The Aesthetics of Hate: Far-Right Intellectuals, Antisemitism, and Gender in 1930s France
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In works infused with rhetorics of abjection, disgust, and dissolution, such writers as Maulnier, Brasillach, Céline, and Blanchot imagined the nation through figures deemed illegitimate or inferior—Jews, colonial subjects, homosexuals, women. Sanos argues that these intellectuals offered an "aesthetics of hate," reinventing a language of far-right nationalism by appealing to the realm of beauty and the sublime for political solutions.
By acknowledging the constitutive relationship of antisemitism and colonial racism at the heart of these canonical writers' nationalism, this book makes us rethink how aesthetics and politics function, how race is imagined and defined, how gender structured far-right thought, and how we conceive of French intellectualism and fascism.
insurrection and revolution, they usually laid the blame on the illegitimate republican and left-wing government. For instance, Georges Roux warned, “It is possible that this new government will bring an external war upon us. It may be likely that it will bring us to the brink of a French civil war, [but] it is certain that it is going to cause an Algerian civil war.”179 Still, the articles usually appeared amid writings celebrating the joys and exotic pleasures provided by the colonies. They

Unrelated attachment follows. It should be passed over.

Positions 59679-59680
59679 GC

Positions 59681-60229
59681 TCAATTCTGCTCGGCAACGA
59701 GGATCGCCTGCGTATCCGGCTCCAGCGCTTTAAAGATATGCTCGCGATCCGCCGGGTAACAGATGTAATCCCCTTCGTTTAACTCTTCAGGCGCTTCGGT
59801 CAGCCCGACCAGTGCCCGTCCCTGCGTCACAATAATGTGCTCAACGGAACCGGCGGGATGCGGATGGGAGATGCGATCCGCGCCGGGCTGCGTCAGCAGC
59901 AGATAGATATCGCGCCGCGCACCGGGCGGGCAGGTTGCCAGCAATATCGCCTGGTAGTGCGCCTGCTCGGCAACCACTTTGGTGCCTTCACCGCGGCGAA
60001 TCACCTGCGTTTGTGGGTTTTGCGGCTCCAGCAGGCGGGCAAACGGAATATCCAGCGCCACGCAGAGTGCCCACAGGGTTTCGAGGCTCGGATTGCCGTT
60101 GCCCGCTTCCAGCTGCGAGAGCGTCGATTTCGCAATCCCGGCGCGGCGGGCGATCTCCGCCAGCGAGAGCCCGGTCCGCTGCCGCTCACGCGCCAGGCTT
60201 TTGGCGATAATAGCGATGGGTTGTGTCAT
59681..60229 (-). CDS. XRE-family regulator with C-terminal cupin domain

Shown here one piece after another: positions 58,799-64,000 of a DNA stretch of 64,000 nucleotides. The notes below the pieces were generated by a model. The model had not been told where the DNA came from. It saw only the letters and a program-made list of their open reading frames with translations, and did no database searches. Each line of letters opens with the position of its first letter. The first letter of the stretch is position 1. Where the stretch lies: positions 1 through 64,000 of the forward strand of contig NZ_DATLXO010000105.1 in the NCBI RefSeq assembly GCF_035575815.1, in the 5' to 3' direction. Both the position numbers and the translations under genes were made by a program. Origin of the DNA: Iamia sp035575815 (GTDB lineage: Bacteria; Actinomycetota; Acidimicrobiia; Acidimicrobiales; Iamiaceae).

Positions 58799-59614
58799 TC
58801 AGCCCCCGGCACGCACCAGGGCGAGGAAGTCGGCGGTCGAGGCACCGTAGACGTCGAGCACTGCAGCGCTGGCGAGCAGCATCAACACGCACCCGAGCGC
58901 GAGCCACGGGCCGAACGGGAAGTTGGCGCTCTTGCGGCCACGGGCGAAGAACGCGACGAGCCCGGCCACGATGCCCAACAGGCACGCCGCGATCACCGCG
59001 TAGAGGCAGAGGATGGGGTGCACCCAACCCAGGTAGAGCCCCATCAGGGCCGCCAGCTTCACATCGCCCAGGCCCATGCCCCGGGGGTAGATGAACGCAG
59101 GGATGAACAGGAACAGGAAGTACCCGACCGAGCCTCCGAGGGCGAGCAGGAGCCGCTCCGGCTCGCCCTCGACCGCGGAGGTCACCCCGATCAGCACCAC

to Céline and the Politics of Difference, 7. 131. Mosse, The Image of Man, 14. 132. Spears argues, as I do, for a reading of Céline’s pamphlets as driven by an obsessional concern with virile masculinity, and situating the fantasized and racialized figure of the Jew within this logic. While he eloquently offers an analysis of the relationship between sexuality and Céline’s writing, noting the “virilized call for arms Céline issues in his pamphlets,” the association between Jews and blacks,
different manifestations of antisemitism within a colonial framework seriously, and here in colonial Algeria, see Cole, “Antisémitisme et situation coloniale pendant l’entre-deux-guerres en Algérie.” Indeed, as I have shown with Je Suis Partout, French far-right antisemitism articulated itself both through a colonial imaginary and always with an eye to what was happening in the colonies, Algeria especially. 39. See, for instance, Scullion, “Style, Subversion, Modernity,” 184. 40. Stoler, Race
politique de l’ordre des corps. Paris: Seuil, 1998. Noiriel, Gérard. Le creuset français: Histoire de l’immigration, XIXe–XXe siècles. Paris: Seuil, 1988. . Les origines républicaines de Vichy. Paris: Hachette Littératures, 1999. . Immigration, antisémitisme, et racisme en France (XIXe–XXe siècle): Discours publics, humiliations privées. Paris: Fayard, 2007. Nord, Philip. “Catholic Culture in Interwar France.” French Politics, Culture, and Society 21, no. 3 (Fall 2003): 1–20. . “Pierre
ways—a fact that has been the topic of many scholarly discussions and heated polemics. Like the journalists and critics they associated with in the 1930s, Blanchot and Céline provided an answer to the supposed Jewish contamination of the nation and the self by arguing that aesthetics was not just a privileged realm for political battles but could operate as politics. Specifically, they called for the dehistoricization of literature. Through their embrace of the literary as an autonomous realm